TUESDAY, Jan. 11 (HealthDay News) -- Arizona Congresswoman Gabrielle Giffords was breathing on her own Tuesday, her doctors said, three days after she was struck in the brain by an assassin's bullet.
Dr. Michael Lemole, Giffords' neurosurgeon, said doctors left a breathing tube in the 40-year-old woman to protect her airway, but she is drawing breaths on her own, is alert and responding to doctors, the Associated Press reported.
The doctors at University Medical Center in Tucson who operated on Giffords immediately after the shooting Saturday were encouraged Monday by her ability to follow simple instructions.
They said Giffords was responding to verbal commands by raising two fingers of her left hand and even managed to give a thumbs-up, the AP reported. They also said her brain remained swollen, but the pressure wasn't increasing --- a good sign for her recovery.
"That's why we are much more optimistic and we can breathe a collective sigh of relief after about the third day," LeMole, who described Giffords' condition as stable, said Monday.
Still, experts said Giffords likely suffered some permanent damage, but it's not yet clear how extensive that damage might be.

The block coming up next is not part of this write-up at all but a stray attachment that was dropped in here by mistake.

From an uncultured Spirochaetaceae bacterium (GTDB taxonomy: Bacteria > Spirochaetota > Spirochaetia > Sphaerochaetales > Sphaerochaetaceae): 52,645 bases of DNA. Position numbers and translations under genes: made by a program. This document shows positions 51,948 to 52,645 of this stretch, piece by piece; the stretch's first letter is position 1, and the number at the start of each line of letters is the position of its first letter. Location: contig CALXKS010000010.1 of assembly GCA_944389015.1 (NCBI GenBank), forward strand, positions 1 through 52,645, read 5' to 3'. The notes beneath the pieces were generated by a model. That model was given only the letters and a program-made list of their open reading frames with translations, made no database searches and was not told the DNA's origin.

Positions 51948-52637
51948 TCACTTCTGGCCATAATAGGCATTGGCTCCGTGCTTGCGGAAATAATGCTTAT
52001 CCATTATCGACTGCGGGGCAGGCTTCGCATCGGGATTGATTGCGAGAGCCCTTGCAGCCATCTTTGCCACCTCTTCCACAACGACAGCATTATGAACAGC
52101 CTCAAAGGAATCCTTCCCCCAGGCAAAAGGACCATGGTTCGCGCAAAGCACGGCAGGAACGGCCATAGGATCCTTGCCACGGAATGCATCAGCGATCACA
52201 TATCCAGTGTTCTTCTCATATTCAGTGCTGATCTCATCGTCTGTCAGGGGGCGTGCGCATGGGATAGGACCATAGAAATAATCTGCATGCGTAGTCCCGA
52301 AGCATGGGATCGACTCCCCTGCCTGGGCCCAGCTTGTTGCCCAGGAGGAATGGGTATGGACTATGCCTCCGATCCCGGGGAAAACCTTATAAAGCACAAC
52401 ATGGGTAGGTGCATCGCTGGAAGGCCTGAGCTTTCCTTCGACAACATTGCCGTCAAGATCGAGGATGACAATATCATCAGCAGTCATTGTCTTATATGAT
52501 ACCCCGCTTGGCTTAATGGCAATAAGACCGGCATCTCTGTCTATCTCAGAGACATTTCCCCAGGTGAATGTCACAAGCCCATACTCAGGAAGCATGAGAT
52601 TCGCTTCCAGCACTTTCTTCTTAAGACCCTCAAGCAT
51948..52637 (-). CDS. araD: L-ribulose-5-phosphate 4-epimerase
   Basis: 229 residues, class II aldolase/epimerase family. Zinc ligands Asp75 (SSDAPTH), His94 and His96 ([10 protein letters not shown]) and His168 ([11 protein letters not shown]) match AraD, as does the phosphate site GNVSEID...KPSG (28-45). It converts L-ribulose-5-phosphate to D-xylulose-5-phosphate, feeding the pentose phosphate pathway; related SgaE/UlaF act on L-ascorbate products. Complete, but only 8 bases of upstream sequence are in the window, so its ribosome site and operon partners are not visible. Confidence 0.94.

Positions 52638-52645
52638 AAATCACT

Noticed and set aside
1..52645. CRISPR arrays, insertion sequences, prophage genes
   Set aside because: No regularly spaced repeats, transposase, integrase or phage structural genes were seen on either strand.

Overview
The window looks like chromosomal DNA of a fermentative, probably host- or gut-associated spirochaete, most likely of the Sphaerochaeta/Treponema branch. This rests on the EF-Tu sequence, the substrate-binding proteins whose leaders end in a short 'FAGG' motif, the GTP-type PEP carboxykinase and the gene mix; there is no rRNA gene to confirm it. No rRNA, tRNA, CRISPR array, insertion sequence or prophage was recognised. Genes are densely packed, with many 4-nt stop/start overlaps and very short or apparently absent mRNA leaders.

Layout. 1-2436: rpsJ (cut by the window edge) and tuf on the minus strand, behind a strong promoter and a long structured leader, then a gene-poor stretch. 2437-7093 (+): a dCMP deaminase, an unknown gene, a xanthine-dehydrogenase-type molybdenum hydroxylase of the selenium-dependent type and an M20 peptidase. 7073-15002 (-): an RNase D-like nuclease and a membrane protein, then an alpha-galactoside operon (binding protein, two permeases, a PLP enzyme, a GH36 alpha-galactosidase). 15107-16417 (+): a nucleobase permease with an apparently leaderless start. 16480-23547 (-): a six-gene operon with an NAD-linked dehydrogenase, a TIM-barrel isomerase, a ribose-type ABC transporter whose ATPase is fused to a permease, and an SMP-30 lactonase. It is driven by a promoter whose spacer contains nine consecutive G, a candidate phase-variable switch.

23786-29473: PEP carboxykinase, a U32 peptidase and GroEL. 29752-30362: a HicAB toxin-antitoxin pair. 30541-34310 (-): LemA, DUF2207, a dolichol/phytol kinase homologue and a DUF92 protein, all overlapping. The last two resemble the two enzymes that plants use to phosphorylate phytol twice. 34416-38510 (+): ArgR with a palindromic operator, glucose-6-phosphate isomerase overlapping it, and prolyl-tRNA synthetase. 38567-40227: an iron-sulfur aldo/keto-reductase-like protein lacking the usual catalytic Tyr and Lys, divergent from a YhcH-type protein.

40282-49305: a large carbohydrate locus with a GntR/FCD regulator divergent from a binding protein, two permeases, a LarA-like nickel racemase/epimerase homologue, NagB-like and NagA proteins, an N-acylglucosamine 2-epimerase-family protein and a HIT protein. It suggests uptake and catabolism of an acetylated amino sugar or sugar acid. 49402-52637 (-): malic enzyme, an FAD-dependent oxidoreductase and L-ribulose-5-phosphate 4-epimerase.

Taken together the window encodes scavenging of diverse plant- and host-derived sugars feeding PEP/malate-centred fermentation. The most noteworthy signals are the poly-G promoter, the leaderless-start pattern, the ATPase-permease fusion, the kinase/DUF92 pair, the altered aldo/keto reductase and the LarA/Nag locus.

Dr. David Langer, director of cerebrovascular research at the Cushing Neuroscience Institutes, part of North Shore/Long Island Jewish Medical Center in Great Neck, N.Y., said: "She's probably going to survive in all likelihood, but months or even a year from now we may not know what her ultimate prognosis will be."
"She'll likely have a deficit in the near term, but we don't know if she'll end up in a wheelchair like James Brady [President Ronald Reagan's press secretary who was injured by a bullet during a 1981 assassination attempt on the president] or a functioning congresswoman. We can't know," added Langer, who was not involved with Giffords' care.
Giffords was g
All rights reserved